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Short breaks in Dublin – 48 hours of literary greats, graceful Georgian architecture and relaxing pints

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On a relaxing short break, Dublin is a city just made for walking. Step out of your Dublin hotel and fill a couple of days with this eclectic itinerary.

Dublin short break day one


Ireland’s oldest university, Trinity College, is the place to start your Dublin short break. The famous white Campanile tower at the entrance welcomes you to 40 acres of statue-studded lawns. If you have time, join the snaking queues to see the ancient Book Of Kells. Otherwise, check out the ornate National Library for rare first editions of James Joyce and W B Yeats.

Next-door’s National Museum brings Ireland’s ancient history to life. The macabre Iron-Age ‘bog bodies’ and intricate gold of the early Christian Tara Brooch take centre stage.

Start: Trinity College. Take any bus to Aston Quay.


Shop along famous Grafton Street then relax over lunch or coffee at much-loved Bewley’s café as the buskers perform below your balcony seat.

Nearby George’s Street Arcade was once a Victorian meat market, and Marsh’s Library is where Jonathon Swift wrote Gulliver’s Travels. Swift is buried in St Patrick’s Cathedral next door. Late afternoon is the best time to visit, when the low sun shines through the stained-glass windows.

Start: Grafton Street


Enjoy a tranquil evening with dinner overlooking the Irish Sea. The speedy DART train runs to suburban Howth where the sea spray splashes the West Pier. Treat yourself to fantastic fish at Aqua, which used to be the local yacht club. Don’t forget to reserve a table by its huge windows for that unbeatable sunset view.

Start: Howth

Dublin short break day two


Get a taste of Georgian splendour in the streets around Merrion Square, where elegant flat-fronted terrace homes are decorated with semi-circular fan-light windows.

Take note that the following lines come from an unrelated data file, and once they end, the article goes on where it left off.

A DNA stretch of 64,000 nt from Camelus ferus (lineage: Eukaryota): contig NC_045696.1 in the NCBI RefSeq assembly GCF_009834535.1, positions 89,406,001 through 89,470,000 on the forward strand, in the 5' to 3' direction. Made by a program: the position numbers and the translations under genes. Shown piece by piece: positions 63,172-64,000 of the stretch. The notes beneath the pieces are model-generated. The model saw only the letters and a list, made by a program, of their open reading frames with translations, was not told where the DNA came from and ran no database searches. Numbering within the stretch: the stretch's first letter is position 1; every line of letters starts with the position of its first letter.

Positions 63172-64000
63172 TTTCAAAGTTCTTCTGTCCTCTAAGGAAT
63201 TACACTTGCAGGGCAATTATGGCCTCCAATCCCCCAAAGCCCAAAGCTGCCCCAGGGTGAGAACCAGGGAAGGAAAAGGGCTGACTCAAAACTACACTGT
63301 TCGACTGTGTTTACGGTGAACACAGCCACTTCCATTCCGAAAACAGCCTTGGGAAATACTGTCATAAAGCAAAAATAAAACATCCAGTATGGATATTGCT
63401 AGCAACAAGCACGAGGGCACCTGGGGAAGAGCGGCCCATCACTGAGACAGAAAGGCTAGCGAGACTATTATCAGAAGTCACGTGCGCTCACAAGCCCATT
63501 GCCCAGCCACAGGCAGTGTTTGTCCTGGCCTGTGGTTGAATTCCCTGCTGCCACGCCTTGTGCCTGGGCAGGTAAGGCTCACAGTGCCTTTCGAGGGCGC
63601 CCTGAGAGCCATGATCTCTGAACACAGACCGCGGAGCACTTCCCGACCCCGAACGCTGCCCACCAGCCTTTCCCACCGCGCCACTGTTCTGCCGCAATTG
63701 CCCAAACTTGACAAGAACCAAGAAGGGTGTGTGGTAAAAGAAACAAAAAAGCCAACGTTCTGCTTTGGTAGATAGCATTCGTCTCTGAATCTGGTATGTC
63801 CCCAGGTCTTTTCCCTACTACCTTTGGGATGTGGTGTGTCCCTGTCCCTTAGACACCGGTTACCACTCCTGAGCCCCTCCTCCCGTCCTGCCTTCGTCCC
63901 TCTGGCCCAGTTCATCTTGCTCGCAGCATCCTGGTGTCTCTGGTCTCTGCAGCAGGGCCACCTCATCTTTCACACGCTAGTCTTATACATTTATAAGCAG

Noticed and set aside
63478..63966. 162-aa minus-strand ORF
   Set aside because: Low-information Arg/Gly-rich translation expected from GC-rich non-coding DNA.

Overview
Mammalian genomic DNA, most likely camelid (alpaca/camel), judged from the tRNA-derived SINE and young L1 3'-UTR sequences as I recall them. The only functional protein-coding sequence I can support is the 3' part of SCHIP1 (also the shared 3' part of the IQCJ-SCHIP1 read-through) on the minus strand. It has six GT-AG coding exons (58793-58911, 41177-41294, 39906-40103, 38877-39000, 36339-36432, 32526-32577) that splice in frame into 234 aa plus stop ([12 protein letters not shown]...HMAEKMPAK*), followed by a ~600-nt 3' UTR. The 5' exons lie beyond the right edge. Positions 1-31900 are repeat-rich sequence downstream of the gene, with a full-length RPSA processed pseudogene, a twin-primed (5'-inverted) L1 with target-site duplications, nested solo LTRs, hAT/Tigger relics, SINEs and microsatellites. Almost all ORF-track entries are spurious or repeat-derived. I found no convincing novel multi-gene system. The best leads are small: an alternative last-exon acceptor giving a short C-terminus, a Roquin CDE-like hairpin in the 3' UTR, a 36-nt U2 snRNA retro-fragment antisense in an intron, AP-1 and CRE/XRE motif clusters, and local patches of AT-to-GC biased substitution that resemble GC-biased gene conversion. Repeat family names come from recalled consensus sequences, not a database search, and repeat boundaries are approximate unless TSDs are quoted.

Nearby is the gracious national parliament Leinster House, built as an 18th-century townhouse. Join the Saturday tour of the taoiseach’s (prime minister’s) office, or pop into the National Gallery for Irish 19th-century art and Italian School treasures. 

Start: Merrion Square


After a late lunch at Hugo’s, honour the national brew at the huge Guinness Storehouse, where old advertisements adorn  the top-floor Gravity Bar. 

After crossing wrought-iron Ha’penny Bridge, the wooden Liffey Boardwalk heads east, intersected by O’Connell Street. This broad street centres on the gleaming metallic Millennium Spire. Outside the General Post Office, look for rebellion-era bullet-holes in the pillars. Clever shoppers should head to Cleary’s, Dublin’s oldest department store opposite.  

Start: St James's Gate


End your Dublin short break with impromptu traditional music played out at Cobblestone, north of the River Liffey, where top-quality fiddlers, flute-players and accordionists get the locals’ feet tapping. Nightlife hub Temple Bar is packed at weekends, but early week nights see young local bands playing in microbrewery Porterhouse.

Start: North King Street